11. Katayama, Hajime & Lu, Shihua & Tybout, James R., 2009. "Firm-level productivity studies: Illusions and a solution," International Journal of Industrial Organization, Elsevier, vol. 27(3), pages 403-413, May.
    12. Robert E. Lipsey, 2002. "Home and Host Country Effects of FDI," NBER Working Papers 9293, National Bureau of Economic Research, Inc.
    13. Costas Arkolakis & Arnaud Costinot & Andres Rodriguez-Clare, 2012. "New Trade Models, Same Old Gains?," American Economic Review, American Economic Association, vol. 102(1), pages 94-130, February.
    14. Ethier, Wilfred J, 1982. "National and International Returns to Scale in the Modern Theory of International Trade," American Economic Review, American Economic Association, vol. 72(3), pages 389-405, June.
    15. Elhanan Helpman & Marc J. Melitz & Stephen R. Yeaple, 2004. "Export Versus FDI with Heterogeneous Firms," American Economic Review, American Economic Association, vol. 94(1), pages 300-316, March.
    16. Ann E. Harrison & Brian J. Aitken, 1999. "Do Domestic Firms Benefit from Direct Foreign Investment? Evidence from Venezuela," American Economic Review, American Economic Association, vol. 89(3), pages 605-618, June.
    17. Jonathan Eaton & Samuel Kortum, 2002. "Technology, Geography, and Trade," Econometrica, Econometric Society, vol. 70(5), pages 1741-1779, September.
    18. Robert E. Lucas Jr., 1978. "On the Size Distribution of Business Firms," Bell Journal of Economics, The RAND Corporation, vol. 9(2), pages 508-523, Autumn.
    Full references (including those not matched with items on IDEAS)

    More about this item

    Keywords

    spillovers; FDI; technological incompatibilities.;

    JEL classification:

    • F23 - International Economics - - International Factor Movements and International Business - - - Multinational Firms; International Business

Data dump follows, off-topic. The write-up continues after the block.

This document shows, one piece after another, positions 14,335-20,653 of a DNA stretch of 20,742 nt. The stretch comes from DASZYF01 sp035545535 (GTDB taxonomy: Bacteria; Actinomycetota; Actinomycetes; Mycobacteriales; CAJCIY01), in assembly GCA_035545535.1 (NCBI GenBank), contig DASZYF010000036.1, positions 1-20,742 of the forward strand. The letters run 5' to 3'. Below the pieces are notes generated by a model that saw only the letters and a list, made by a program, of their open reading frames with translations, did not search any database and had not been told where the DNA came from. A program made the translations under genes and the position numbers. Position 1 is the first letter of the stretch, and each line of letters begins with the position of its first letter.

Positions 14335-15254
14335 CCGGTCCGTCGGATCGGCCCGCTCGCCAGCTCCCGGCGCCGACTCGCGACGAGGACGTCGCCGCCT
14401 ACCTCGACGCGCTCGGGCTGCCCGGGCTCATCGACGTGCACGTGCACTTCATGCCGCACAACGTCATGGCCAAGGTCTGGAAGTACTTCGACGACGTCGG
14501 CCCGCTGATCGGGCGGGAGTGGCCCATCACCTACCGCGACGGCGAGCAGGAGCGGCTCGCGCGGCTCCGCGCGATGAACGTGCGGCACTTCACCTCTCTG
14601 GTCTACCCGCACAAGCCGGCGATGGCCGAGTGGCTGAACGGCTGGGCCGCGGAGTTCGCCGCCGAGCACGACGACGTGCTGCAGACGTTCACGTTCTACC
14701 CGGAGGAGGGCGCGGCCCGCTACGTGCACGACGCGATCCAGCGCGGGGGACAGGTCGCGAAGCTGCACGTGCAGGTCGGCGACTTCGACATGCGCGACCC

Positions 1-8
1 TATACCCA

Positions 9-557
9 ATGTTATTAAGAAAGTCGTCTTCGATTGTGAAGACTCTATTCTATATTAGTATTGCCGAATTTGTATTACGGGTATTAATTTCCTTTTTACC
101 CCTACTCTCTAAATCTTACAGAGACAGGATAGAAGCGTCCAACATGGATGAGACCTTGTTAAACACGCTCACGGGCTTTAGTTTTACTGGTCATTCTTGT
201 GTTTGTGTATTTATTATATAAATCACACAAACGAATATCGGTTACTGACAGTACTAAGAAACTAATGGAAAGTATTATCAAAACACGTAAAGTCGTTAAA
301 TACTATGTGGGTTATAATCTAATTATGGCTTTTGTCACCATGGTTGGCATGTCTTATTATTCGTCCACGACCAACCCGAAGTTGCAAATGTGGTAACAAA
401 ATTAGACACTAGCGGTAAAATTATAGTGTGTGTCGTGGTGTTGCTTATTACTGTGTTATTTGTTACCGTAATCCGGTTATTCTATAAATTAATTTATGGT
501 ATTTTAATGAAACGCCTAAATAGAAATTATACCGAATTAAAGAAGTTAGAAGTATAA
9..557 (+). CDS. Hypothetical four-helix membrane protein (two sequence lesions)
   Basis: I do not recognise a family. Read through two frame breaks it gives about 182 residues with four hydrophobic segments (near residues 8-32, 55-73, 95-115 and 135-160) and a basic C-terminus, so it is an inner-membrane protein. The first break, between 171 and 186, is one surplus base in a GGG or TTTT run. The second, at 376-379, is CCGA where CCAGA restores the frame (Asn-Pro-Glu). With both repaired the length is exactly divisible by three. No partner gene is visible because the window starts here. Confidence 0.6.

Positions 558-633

• O14 - Economic Development, Innovation, Technological Change, and Growth - - Economic Development - - - Industrialization; Manufacturing and Service Industries; Choice of Technology

    NEP fields

    This paper has been announced in the following NEP Reports:

    Statistics

    Access and download statistics

    Corrections

    All material on this site has been provided by the respective publishers and authors. You can help correct errors and omissions. When requesting a correction, please mention this item's handle: RePEc:bfr:banfra:410. See general information about how to correct material in RePEc.

    For technical questions regarding this item, or to correct its authors, title, abstract, bibliographic or download information, contact: (Michael brassart). General contact details of provider: http://edirc.repec.org/data/bdfgvfr.html .

    If you have authored this item and are not yet registered with RePEc, we encourage you to do it here. This allows to link your profile to this item. It also allows you to accept potential citations to this item that we are uncertain about.

    If CitEc recognized a reference but did not link an item in RePEc to it, you can help with this form .

    If you know of missing items citing this one, you can help us creating those links by adding the relevant references in the same way as above, for each refering item. If you are a registered author of this item, you may also want to check the "citations" tab in your RePEc Author Service profile, as there may be some citations waiting for confirmation.

    Please note that corrections may take a couple of weeks to filter through the various RePEc services.

    IDEAS is a RePEc service hosted by the Research Division of the Federal Reserve Bank of St. Louis . RePEc uses bibliographic data supplied by the respective publishers.